The student will investigate transcriptomic and proteomic networks in the neuron, and how these network relate to experience-dependent plasticity, i.e. change in neuronal structure upon sensory input. This includes developing statistical methods for molecular target identification, and comparison of connectivity in molecular networks to connectivity in cellular networks.

Target and pathway discovery in molecular networks

Computational Neuroscience
Celikel
Radboud University
Nijmegen
the Netherlands

In the nervous system, early stages of information processing are performed by primary sensory pathways where incoming sensory information is encoded topographically to generate neural representations of the sensory world in an activity dependent manner. These sensory maps are products of anatomically and functionally connected neurons. They are formed by spatiotemporally correlated activation of individual neurons and shaped by sensory and perceptual experience through a process called experience-dependent plasticity. Sensory neuronal plasticity is believed to have a fundamental role in determining where and how information is processed as they delineate the sensory circuits that represent the environment.  Although plasticity of these maps is critical for the proper development of neural circuits during postnatal brain development, neural plasticity is also needed in adulthood to ensure adaptation of the brain to ever-changing sensory and perceptual environments. However, neural circuits and molecular mechanisms of responsible for map plasticity are still largely unknown.  Thanks to the developments in high-throughput mapping of the transcriptome and proteome we know have an unprecedented look at the overwhelming majority of the molecular players in play as activity shapes network and animal behavior.  To address this, in WP1, ESR13 will take advantage of our recent transcriptomic (RNAseq) and proteomic (Mass Spectroscopy) mapping of the somatosensory cortex in single column and laminae resolution (Kole et al, Gigascience 2017a,2017b) in animals which had all whiskers intact, or in animal that received 2 week long whisker deprivation.  S/he will develop statistical methods for molecular target identification based on causal inference approaches.  In WP2, s/he will focus on single cell transcriptomics from the same region of the brain (Zeisel et al, Science 2015) to map the correlated changes across the transcriptome using information metric analysis.  The outcome is a directed network whose structure can be directly compared to the cellular network connectivity.  This comparison of the neighborhood will help shed light on the common rules of network connectivity across scales. Finally, in WP4, s/he develop methods to visualize these networks as topological networks.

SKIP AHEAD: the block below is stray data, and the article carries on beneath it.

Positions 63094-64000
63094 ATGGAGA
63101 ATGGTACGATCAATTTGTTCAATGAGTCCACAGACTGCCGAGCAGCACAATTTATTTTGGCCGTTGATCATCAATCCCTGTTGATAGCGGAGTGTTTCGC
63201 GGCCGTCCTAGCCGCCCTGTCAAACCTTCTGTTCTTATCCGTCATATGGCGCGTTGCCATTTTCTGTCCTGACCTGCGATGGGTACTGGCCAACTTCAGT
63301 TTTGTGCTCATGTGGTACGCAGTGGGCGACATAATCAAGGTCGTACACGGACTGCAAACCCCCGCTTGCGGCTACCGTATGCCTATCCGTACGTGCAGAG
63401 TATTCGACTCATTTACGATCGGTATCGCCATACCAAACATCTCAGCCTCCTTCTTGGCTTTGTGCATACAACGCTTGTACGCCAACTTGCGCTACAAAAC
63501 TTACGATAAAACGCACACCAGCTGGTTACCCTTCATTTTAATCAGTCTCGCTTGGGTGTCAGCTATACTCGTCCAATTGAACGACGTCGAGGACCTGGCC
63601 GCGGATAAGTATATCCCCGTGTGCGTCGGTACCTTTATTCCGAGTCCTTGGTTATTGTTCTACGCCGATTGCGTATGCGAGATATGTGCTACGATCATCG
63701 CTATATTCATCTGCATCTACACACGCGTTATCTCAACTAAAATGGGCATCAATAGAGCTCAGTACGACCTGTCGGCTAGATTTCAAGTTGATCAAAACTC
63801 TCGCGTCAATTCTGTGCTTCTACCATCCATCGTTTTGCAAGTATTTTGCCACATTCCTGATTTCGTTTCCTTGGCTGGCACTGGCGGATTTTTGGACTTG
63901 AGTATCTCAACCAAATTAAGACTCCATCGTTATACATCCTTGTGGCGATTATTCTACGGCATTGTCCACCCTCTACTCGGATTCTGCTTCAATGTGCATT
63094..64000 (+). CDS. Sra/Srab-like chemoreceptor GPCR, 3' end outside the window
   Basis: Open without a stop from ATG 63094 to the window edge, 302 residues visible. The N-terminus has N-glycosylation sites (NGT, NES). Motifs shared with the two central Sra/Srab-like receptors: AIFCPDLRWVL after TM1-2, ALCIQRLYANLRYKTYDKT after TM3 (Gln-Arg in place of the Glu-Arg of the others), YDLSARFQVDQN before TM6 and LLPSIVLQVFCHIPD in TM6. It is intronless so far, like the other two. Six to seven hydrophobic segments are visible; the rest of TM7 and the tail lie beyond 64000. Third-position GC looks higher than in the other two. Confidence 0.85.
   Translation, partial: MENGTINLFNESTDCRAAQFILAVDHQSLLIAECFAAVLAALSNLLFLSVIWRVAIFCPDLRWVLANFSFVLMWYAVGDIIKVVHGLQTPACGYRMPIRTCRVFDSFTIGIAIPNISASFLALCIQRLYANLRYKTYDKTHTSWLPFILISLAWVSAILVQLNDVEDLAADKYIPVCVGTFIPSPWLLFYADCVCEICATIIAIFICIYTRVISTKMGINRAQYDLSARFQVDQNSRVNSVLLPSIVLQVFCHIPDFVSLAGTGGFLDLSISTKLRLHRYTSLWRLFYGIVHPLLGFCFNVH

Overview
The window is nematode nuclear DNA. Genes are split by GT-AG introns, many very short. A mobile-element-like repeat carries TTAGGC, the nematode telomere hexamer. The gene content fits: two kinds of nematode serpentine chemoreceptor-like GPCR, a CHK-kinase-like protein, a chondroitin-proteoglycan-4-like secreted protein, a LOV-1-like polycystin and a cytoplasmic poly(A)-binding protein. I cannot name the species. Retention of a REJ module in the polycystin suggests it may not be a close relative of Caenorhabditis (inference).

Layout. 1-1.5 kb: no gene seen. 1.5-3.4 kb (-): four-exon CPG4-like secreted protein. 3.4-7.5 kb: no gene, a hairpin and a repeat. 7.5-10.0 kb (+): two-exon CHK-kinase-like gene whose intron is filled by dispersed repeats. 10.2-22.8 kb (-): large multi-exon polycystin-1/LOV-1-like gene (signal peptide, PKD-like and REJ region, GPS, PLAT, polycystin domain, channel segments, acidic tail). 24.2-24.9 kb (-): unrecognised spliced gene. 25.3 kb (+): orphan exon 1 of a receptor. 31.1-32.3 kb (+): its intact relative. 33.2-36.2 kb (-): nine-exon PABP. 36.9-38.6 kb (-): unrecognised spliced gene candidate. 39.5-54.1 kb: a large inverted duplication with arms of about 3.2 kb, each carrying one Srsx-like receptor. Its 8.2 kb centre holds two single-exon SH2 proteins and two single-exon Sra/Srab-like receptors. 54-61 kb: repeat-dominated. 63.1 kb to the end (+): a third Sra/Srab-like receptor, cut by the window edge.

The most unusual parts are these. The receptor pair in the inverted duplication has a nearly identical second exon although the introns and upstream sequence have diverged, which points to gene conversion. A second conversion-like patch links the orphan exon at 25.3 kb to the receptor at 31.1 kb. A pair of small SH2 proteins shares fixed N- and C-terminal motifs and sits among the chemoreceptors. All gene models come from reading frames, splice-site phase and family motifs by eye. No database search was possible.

Expected Results:

1. Molecules of activity driven plasticity in the somatosensory cortex in a cell type specific manner

2. Common principles of network connectivity in molecular and cellular networks

3. Cross scale visualization of topological networks

Planned secondment(s):

An extended 9 month secondment (M21-29) with Georges Debregeas for functional confirmation of the molecular targets in controlling neuronal excitability in the zebrafish brain during sensory navigation.  The experiments will create direct synergy with ESR8, providing molecular insight into neuronal network activity and behavior.  The molecular tools required for targeted modulation of the genes of interest will be produced in the Viral Gene Core facility of the Department of Neurophysiology, Radboud University.

You will also be asked to play an active role in the organisation of the yearly events of the Nederlandse Hersenolympiade.

Enrolment in Doctoral degree(s): You will be enrolled  in the Donders Graduate School, Radboud University.